Thursday, July 16, 2009 | 3 a.m.
Final Table Chip Count
- Darvin Moon — 58,930,000
- Eric Buchman — 34,800,000
- Steven Begleiter — 29,885,000
- Jeff Shulman — 19,580,000
- Joe Cada — 13,215,000
- Kevin Schaffel — 12,390,000
- Phil Ivey — 9,765,000
- Antoine Saout - 9,500,000
- James Akenhead — 6,800,000
- Long break awaits the ‘November Nine’ (7-16-2009)
- Final table set for World Series of Poker (7-15-2009)
- Unique announcers and massive crew combine for memorable ESPN broadcasts (7-15-2009)
- Women make strong showing in Main Event (7-14-2009)
- Poker players relax with massage at table (7-11-2009)
- ESPN’s feature table provides as much publicity as profitability (7-8-2009)
- Oldest player exits World Series of Poker (7-7-2009)
- Hundreds of poker players turned away from main event (7-6-2009)
- Poker pro Annie Duke doesn’t like her nickname (7-1-2009)
- Bach pulls out marathon HORSE victory (7-1-2009)
- Behind the scenes, tournament has stable of 850 dealers (6-6-2009)
He is a 45-year-old pine forest logger who proudly displays scars caused by chainsaw accidents.
He is from such a small town that the entire population would barely take up half of the hotel rooms at the Rio.
He speaks fondly of his favorite pair of work boots and he always wears a New Orleans Saints hat despite living in the heart of Pittsburgh Steelers territory.
He is Darvin Moon and he could be the next World Series of Poker Main Event champion.
After eight days of play, Moon has amassed a stack of 58,930,000 chips and will return to Las Vegas in November as the chip leader at the final table. His stack is a staggering 24 million chips more than his next closest competitor, Eric Buchman.
"I never expected this," said Moon, who had never visited Las Vegas before this trip. "It's overwhelming. I'm sure when I wake up in the morning it will all sink in."
Moon's long journey from obscurity to the spotlight of ESPN's cameras began in West Virginia where he won his seat at the Main Event in a qualifier at the Wheeling Island Casino. He played in six qualifiers, making three top-10 finishes before earning his ticket to the WSOP.
Moon is the first to admit, though, that despite his massive chip stack he is outclassed in the Main Event. The final table is packed with proven poker talent with Phil Ivey, James Akenhead, Kevin Schaffel, Steven Begleiter, Joe Cada, Antoine Saout and Jeff Shulman.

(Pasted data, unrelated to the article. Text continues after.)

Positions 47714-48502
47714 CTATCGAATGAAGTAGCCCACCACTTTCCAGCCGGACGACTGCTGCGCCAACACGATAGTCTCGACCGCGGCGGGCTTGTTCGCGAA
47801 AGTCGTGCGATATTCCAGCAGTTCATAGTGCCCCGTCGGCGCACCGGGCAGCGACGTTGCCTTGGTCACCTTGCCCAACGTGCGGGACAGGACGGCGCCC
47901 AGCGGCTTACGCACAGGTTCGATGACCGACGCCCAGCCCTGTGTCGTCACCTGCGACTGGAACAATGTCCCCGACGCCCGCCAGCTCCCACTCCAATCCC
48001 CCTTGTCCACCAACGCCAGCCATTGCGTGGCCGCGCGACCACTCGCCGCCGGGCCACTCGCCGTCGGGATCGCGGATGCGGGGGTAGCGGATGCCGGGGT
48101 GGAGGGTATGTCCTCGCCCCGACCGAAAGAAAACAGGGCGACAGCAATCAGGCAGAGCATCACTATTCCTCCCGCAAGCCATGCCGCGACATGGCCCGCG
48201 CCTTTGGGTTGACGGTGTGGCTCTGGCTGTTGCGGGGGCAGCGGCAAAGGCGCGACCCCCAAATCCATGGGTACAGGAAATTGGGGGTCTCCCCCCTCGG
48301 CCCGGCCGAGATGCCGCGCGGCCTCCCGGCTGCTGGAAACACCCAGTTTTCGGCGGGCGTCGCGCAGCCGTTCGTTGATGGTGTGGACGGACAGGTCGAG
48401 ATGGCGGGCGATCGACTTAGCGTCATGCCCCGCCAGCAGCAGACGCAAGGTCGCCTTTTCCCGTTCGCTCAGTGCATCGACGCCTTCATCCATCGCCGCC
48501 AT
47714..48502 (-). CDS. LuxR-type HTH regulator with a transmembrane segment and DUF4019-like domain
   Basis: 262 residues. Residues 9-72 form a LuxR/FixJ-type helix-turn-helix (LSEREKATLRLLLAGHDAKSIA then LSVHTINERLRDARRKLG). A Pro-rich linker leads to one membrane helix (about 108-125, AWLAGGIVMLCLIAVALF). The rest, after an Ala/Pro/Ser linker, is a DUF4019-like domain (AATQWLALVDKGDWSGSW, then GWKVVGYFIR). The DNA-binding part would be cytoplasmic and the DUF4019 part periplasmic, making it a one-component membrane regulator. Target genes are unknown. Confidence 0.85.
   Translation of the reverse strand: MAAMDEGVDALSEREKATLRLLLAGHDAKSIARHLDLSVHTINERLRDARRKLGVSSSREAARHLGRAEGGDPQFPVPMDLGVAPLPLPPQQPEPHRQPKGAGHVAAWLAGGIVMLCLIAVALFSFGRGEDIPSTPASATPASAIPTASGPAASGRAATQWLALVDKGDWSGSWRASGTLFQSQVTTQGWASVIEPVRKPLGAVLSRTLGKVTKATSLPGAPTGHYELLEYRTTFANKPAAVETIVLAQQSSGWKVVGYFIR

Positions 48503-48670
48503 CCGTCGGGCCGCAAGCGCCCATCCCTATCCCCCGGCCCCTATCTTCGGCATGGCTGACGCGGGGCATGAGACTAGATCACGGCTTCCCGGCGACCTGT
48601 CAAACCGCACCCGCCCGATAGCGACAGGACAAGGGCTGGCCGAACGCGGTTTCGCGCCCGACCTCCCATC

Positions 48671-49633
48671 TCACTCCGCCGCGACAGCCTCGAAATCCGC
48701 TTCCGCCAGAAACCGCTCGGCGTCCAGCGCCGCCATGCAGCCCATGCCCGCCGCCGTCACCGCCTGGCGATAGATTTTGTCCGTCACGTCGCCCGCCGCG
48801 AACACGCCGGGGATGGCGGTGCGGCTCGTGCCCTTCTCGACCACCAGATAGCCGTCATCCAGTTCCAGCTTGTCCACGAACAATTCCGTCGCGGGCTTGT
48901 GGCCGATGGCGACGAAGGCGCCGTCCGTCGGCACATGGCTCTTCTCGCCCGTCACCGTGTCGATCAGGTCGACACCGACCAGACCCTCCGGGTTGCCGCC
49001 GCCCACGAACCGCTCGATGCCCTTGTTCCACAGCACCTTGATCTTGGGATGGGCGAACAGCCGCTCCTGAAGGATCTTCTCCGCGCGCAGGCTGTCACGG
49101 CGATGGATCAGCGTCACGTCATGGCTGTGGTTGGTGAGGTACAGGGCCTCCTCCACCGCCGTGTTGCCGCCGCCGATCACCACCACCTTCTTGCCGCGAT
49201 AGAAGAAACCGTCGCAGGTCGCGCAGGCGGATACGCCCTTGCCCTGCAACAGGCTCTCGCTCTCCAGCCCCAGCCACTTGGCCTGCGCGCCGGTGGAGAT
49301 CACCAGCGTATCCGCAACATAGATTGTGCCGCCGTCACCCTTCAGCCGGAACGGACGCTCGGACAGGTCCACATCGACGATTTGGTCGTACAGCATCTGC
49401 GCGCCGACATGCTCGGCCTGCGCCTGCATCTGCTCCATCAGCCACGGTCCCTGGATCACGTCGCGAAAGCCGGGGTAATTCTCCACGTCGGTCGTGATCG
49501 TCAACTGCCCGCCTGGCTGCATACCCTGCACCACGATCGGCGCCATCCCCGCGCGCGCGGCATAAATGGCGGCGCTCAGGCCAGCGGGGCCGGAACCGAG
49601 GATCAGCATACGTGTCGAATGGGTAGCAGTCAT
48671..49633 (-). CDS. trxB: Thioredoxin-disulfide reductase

"In Wheeling I'm as good as anybody," Moon said. "Here, I'm maybe No. 6,300 out of the what 6,500?… Everybody at this table is better than I am. If I don't hit cards, I won't get them."
But the cards have been falling Moon's way since the start of the tournament. He has never had to put all of his chips at risk once in the entire event.
His luck really showed on the final hand of Day 8 Wednesday when Moon knocked out Jordan Smith in 10th place. Moon's pocket eights held up against Smith's pocket aces when Moon flopped a set of eights.
"I had unreal cards," Moon said. "… How can't you win with the cards I had? It's overwhelming. My cards ran like that the whole tournament. I didn't have to gamble at all. Not once."
Moon's efforts thus far to make the final table have earned him at least $1.26 million. If he can hold on to his chip lead, he will bring a gold bracelet and $8.54 million back to Oakland, Md.
Yet Moon insists nothing will change if he becomes a multimillionaire.
"As soon as I get home, I'm going back to work in the woods," Moon said. "We won't change. We'll stay the same. We're pretty humble. We're small-town people and we like it that way."
Carnival lasts all year at the Rio. With a float occasionally passing overhead and dropping beads while feathered dancers fire up the gamblers below, the Rio tries to keep its 120,000-square foot casino jumping with excitement. Special Brazilian mixed-drinks are also served throughout the casino. The hotel suites tend to be larger than similar priced rooms on the Strip and many offer excellent views with floor to ceiling windows.
The Rio offers some quality shows like "Penn & Teller" and "Chippendales." Many come to the Rio for the nightlife at the VooDoo Lounge, located on the 51st floor, or McFadden's Irish Pub on the casino level.
Others come for a bit relaxation at the Rio Spa or pool area and still others come to shop at the hotel's 60,000 square feet of shops. In each of these endeavors, the Rio attempts to make the experience a bit more fun and spontaneous.
The Rio also offers guests a variety of dining choices from all-American food at the All-American Bar & Grille to Gaylord India Restaurant for something a little spicier and even Carnival World Buffet for the indecisive.
Steve Silver can be reached at 948-7822 or email@example.com.